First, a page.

This summer we experienced glorious sunny weather in Washington. Hot and dry conditions made for perfect beach days, but the rainy season is upon us. After a heavy rainfall, bacteria levels in the water could potentially rise making the water unsafe for activities like kayaking and swimming. When a sun break occurs and adventurous beachgoers head back to the beach, be aware of the potential health risks associated with large rains and take precaution.
Watch out for runoff
Water from heavy rainfall runs off the land and into nearby lakes, rivers, and saltwater beaches. Waste from humans, pets, and wildlife can easily be washed downstream. Heavy rains can also cause sewage systems to overflow and discharge untreated sewage into nearby water bodies. This runoff and overflow can carry fecal bacteria found in human and animal poop, which can make people sick.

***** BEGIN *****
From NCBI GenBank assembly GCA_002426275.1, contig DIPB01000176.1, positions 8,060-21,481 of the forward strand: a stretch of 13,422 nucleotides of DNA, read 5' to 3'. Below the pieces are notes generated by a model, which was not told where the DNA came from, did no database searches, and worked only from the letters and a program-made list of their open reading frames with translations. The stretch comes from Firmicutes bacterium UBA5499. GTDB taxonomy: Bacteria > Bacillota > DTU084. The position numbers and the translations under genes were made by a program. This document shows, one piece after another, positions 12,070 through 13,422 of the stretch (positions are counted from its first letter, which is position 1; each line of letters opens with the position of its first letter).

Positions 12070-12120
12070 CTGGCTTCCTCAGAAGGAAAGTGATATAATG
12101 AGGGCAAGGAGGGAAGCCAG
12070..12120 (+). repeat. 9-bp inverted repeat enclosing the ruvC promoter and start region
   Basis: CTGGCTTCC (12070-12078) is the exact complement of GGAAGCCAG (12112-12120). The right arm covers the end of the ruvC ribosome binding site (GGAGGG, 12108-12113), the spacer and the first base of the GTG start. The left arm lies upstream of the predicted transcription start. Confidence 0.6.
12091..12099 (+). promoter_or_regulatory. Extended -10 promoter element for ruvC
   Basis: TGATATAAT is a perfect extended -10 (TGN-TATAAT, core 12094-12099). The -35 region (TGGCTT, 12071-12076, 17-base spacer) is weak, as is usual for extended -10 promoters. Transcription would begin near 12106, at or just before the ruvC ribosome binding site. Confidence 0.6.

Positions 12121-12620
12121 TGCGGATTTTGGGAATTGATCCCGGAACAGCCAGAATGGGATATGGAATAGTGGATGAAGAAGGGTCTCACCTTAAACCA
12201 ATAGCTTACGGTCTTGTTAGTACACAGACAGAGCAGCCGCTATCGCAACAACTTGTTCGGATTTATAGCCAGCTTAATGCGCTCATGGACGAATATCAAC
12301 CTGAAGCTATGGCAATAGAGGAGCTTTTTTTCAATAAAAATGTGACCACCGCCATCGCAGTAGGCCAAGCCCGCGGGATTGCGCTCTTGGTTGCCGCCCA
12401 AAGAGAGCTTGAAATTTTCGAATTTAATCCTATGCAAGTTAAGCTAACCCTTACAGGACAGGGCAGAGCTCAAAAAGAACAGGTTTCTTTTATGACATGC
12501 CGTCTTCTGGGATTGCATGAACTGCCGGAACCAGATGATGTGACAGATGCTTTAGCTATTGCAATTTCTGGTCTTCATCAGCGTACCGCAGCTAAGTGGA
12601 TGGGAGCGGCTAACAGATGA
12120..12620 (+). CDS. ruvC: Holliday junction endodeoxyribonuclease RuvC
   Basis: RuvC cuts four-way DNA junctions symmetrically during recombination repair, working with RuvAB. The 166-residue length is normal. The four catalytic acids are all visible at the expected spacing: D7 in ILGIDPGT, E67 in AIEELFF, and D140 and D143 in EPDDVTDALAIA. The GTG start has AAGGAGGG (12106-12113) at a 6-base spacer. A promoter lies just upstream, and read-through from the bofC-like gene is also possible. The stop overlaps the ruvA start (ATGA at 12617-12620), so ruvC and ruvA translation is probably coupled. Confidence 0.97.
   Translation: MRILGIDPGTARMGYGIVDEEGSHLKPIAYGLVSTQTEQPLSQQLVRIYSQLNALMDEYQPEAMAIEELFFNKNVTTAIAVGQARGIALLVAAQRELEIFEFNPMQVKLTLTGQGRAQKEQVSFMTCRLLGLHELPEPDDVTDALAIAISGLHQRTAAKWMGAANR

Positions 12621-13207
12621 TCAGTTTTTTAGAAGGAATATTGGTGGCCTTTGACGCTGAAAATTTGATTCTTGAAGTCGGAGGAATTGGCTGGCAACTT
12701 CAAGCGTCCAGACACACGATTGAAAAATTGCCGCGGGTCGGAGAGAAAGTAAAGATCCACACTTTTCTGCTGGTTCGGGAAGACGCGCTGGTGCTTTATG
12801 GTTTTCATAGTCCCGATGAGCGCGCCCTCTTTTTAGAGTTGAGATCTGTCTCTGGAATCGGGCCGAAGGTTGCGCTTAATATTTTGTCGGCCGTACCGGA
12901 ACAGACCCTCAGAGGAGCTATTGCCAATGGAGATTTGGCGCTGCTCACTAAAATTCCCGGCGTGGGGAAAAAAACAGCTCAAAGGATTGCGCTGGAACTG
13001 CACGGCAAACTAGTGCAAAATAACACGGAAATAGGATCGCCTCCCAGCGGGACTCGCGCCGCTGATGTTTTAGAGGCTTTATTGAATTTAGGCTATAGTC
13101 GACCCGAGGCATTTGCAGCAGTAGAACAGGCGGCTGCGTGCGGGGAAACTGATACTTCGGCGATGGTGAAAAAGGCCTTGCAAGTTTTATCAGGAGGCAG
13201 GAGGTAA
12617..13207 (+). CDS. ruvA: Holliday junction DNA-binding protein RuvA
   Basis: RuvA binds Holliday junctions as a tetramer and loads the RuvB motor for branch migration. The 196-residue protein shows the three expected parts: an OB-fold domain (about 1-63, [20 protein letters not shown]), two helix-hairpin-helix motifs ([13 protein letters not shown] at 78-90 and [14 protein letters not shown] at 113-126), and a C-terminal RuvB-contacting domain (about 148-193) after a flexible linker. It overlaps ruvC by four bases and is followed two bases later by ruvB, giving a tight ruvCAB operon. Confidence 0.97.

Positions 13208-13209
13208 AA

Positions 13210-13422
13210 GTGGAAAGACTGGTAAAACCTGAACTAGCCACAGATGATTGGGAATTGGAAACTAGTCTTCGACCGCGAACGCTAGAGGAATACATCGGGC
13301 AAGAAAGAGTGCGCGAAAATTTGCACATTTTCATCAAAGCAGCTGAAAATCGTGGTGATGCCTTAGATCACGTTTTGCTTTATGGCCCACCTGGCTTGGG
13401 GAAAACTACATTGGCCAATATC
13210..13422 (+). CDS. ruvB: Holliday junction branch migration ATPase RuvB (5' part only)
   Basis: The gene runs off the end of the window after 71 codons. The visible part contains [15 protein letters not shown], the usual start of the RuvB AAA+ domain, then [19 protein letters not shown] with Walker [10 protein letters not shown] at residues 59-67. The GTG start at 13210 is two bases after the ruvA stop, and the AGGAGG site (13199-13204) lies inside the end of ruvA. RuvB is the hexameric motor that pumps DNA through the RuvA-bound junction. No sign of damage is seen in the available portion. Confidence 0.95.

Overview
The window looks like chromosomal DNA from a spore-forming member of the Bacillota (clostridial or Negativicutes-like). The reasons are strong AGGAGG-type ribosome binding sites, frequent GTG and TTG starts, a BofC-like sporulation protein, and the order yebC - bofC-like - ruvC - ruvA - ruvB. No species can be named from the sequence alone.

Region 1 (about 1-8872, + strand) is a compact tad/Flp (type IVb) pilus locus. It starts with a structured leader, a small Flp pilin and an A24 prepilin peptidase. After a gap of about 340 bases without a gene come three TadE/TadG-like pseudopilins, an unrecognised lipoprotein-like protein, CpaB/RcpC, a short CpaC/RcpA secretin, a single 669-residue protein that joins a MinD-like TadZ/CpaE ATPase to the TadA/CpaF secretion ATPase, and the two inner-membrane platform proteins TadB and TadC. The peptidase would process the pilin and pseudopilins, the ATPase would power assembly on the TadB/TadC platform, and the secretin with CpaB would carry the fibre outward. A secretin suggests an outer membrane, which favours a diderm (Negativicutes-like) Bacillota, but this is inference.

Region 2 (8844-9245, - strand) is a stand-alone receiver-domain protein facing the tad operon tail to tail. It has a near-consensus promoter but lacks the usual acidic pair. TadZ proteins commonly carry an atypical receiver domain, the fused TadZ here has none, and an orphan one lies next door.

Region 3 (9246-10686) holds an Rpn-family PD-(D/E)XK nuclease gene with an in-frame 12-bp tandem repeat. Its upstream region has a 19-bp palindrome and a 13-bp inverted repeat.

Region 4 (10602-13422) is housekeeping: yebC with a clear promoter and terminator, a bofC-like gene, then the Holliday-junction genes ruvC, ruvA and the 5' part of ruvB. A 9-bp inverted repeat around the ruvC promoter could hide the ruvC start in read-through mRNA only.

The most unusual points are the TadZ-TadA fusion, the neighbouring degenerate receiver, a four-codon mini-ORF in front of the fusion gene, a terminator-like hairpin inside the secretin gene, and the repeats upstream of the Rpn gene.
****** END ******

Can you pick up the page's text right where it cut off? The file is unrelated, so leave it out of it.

Contact with fecal contaminated water can cause gastrointestinal issues, skin rashes, wound infections, upper respiratory infections, and other illnesses.
Take precaution after heavy rainfall
Protect yourself and your family from getting sick.
- Reduce contact with fresh or marine water after a heavy rain.
- Avoid water recreation for at least 24 hours after heavy rainfall.
- Avoid areas where you see pipes or streams that drain directly to the beach.
What you can do
The BEACH Program does not sample for bacteria in the fall and winter, so if you do find yourself at the beach, it is always a good idea to follow these swimming tips:
- Shower after swimming.
- Wash your hands before eating if you’ve been in contact with the water or sand.
Follow our Fecal Matters blog or join our email notification list for beach bacteria news and information. We are also on Twitter and Facebook.
BEACH Program Coordinator